Mary Tyler Moore
Actress Mary Tyler Moore tossed her tam to the crowd at an unveiling of the statue honoring her May 8, 2002 in Minneapolis. The statue depicts Moore tossing her tam (hat) from the opening credits of the "The Mary Tyler Moore Show." Getty Images

Mary Tyler Moore turned the world on with her smile and she also made them want to throw their cute blue tams—or hats—into the air just like she did on the opening credits of “The Mary Tyler Moore Show.” The beloved actress died Wednesday at 80 years old, but not before bronze a statue was erected in her character’s honor in 2001.

The original hat might be impossible to buy, but an imposter can be found on Etsy. Mugginsquilts sells a blue beret that is described as “Mary Tyler Moore Inspired Tam Hat Cap.” It’s priced at $50. Those who want it should move fast. There’s only one hat left. It’s a handmade item that ships worldwide from Canada. Click here to buy the accessory.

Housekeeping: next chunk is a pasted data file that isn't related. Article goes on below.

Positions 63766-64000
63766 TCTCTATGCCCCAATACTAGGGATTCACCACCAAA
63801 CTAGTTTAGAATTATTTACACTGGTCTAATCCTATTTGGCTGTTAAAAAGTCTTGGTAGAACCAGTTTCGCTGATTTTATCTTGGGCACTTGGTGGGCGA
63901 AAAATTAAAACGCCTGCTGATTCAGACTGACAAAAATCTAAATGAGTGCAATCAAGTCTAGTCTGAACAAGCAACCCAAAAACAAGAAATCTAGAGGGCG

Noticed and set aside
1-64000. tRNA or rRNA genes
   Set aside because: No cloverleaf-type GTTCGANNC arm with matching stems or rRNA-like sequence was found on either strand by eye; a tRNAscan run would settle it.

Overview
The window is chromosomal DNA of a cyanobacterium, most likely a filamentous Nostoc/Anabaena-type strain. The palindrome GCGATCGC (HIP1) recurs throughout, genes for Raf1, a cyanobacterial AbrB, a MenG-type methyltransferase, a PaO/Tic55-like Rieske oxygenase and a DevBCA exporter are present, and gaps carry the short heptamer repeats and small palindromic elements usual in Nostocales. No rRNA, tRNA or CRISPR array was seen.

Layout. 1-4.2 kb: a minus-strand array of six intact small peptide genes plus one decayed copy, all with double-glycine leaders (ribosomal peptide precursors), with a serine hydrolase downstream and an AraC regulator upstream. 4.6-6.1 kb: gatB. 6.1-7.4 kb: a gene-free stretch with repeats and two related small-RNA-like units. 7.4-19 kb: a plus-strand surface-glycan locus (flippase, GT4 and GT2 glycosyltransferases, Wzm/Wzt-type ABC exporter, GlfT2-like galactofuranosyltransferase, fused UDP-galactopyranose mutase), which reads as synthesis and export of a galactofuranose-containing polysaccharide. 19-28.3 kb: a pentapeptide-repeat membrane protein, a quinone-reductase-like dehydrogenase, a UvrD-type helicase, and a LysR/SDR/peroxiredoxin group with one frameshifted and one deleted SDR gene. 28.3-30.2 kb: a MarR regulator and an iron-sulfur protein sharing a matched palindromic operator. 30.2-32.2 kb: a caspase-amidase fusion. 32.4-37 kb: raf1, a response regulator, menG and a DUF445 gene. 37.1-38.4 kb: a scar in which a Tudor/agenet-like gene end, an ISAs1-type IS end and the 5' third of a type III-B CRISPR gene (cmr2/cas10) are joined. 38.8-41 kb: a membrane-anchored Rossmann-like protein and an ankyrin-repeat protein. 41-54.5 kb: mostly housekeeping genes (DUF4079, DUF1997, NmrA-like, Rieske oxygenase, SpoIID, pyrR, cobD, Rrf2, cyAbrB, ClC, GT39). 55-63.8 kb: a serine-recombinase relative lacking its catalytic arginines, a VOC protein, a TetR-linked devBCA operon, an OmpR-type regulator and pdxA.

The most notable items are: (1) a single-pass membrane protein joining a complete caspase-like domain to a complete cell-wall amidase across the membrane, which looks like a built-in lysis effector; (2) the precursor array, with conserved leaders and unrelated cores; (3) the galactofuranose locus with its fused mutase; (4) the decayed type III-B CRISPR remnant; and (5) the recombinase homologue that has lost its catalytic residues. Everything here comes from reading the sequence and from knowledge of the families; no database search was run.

Moore famously played Mary Richards, a plucky Minneapolis newswoman, for seven years on the hit sitcom, which won 29 Emmy Awards. In a moment that eventually went down in TV history, Moore tossed her hat at the intersection of 7th Street and Nicollet Avenue. That's where the statue is located, too.

“Tossing the hat inspired so many women,” former Minneapolis Mayor Sharon Sayles-Belton told the Wall Street Journal in 2001. “It showed us we're capable. We're bold. And we're cute.”

Moore’s character, who lived on TV from 1970 to 1977, inspired the masses. “People, mostly women, have told me how meaningful Mary Richards was to them, how she helped them weather a Saturday night without a date, or inspired them to get into journalism,” the actress was quoted as saying, according to the Journal.

Moore’s death was confirmed by her longtime rep Mara Buxbaum.

“Today, beloved icon, Mary Tyler Moore, passed away at the age of 80 in the company of friends and her loving husband of over 33 years, Dr. S. Robert Levine,” the statement said. “A groundbreaking actress, producer, and passionate advocate for the Juvenile Diabetes Research Foundation, Mary will be remembered as a fearless visionary who turned the world on with her smile.”

She was reportedly on a respirator for a week, TMZ reported Wednesday.

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